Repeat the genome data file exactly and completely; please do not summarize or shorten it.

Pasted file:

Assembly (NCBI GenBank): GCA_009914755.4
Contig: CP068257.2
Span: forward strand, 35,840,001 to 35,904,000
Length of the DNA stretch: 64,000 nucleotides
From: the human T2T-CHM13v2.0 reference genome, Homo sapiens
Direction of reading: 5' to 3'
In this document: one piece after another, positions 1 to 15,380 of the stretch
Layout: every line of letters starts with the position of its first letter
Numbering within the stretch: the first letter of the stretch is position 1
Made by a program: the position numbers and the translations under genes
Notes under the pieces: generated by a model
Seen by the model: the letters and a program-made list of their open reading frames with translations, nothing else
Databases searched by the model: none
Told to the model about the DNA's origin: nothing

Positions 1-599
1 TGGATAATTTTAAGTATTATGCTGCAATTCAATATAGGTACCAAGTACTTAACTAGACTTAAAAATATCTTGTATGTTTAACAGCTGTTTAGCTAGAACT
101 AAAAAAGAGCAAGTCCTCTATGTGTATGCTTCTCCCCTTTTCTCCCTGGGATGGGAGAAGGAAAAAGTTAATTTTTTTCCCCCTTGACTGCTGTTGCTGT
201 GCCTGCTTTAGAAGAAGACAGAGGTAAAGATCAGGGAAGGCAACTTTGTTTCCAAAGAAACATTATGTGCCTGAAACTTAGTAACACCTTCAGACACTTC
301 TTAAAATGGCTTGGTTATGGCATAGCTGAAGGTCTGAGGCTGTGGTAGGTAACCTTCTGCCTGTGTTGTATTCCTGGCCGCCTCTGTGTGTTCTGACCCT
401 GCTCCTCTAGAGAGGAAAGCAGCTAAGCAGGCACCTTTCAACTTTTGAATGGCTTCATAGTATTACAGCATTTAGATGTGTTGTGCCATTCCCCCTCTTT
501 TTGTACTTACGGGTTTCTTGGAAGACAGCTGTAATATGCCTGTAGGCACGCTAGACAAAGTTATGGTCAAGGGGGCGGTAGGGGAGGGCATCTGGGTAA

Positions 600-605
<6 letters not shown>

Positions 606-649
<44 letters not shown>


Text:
Assembly (NCBI GenBank): GCA_009914755.4
Contig: CP068257.2
Span: forward strand, 35,840,001 to 35,904,000
Length of the DNA stretch: 64,000 nucleotides
From: the human T2T-CHM13v2.0 reference genome, Homo sapiens
Direction of reading: 5' to 3'
In this document: one piece after another, positions 1 to 15,380 of the stretch
Layout: every line of letters starts with the position of its first letter
Numbering within the stretch: the first letter of the stretch is position 1
Made by a program: the position numbers and the translations under genes
Notes under the pieces: generated by a model
Seen by the model: the letters and a program-made list of their open reading frames with translations, nothing else
Databases searched by the model: none
Told to the model about the DNA's origin: nothing

Positions 1-599
1 TGGATAATTTTAAGTATTATGCTGCAATTCAATATAGGTACCAAGTACTTAACTAGACTTAAAAATATCTTGTATGTTTAACAGCTGTTTAGCTAGAACT
101 AAAAAAGAGCAAGTCCTCTATGTGTATGCTTCTCCCCTTTTCTCCCTGGGATGGGAGAAGGAAAAAGTTAATTTTTTTCCCCCTTGACTGCTGTTGCTGT
201 GCCTGCTTTAGAAGAAGACAGAGGTAAAGATCAGGGAAGGCAACTTTGTTTCCAAAGAAACATTATGTGCCTGAAACTTAGTAACACCTTCAGACACTTC
301 TTAAAATGGCTTGGTTATGGCATAGCTGAAGGTCTGAGGCTGTGGTAGGTAACCTTCTGCCTGTGTTGTATTCCTGGCCGCCTCTGTGTGTTCTGACCCT
401 GCTCCTCTAGAGAGGAAAGCAGCTAAGCAGGCACCTTTCAACTTTTGAATGGCTTCATAGTATTACAGCATTTAGATGTGTTGTGCCATTCCCCCTCTTT
501 TTGTACTTACGGGTTTCTTGGAAGACAGCTGTAATATGCCTGTAGGCACGCTAGACAAAGTTATGGTCAAGGGGGCGGTAGGGGAGGGCATCTGGGTAA

Positions 600-605
<6 letters not shown>

Positions 606-649
<44 letters not shown>